Congress is moving ahead expeditiously with consideration of omnibus legislation to replace the expiring Farm Security and Rural Investment Act of 2002 (P.L. 107-171, the 2002 farm bill). Farm bill policies governing U.S. Department of Agriculture (USDA) programs on marketing, crop insurance and disaster assistance, protection against pests and diseases, export promotion, and domestic food assistance, among others, are important to the competitiveness of the specialty crop sector of U.S. agriculture. This sector includes fruit, vegetable, tree nut, and nursery crop producers, processors, manufacturers, wholesalers, importers, and exporters.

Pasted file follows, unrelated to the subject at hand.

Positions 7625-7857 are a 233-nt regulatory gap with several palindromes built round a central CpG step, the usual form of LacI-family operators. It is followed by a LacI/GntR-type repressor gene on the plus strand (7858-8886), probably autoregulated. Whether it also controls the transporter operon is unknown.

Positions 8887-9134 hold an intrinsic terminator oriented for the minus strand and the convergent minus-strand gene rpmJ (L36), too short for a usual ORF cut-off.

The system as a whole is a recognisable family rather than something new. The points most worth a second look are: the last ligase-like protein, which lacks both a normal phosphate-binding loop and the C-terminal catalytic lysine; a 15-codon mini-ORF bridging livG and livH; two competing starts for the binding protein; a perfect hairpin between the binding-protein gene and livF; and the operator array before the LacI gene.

Several legislative proposals containing comprehensive policy initiatives intended to benefit the specialty crop sector have been introduced as “marker” bills in the months leading up to House and Senate committee consideration of the 2007 farm bill. In general, these bills would make USDA’s conservation, trade, pest and disease protection, disaster assistance, and research programs more attuned to the unique characteristics of the specialty crop industry. Additionally, many of the bills would substantially increas the amount of fruits and vegetables that USDA purchases for distribution through the school lunch program and a number of other nutrition programs that reach low-income, nutritionally vulnerable segments of the U.S. population.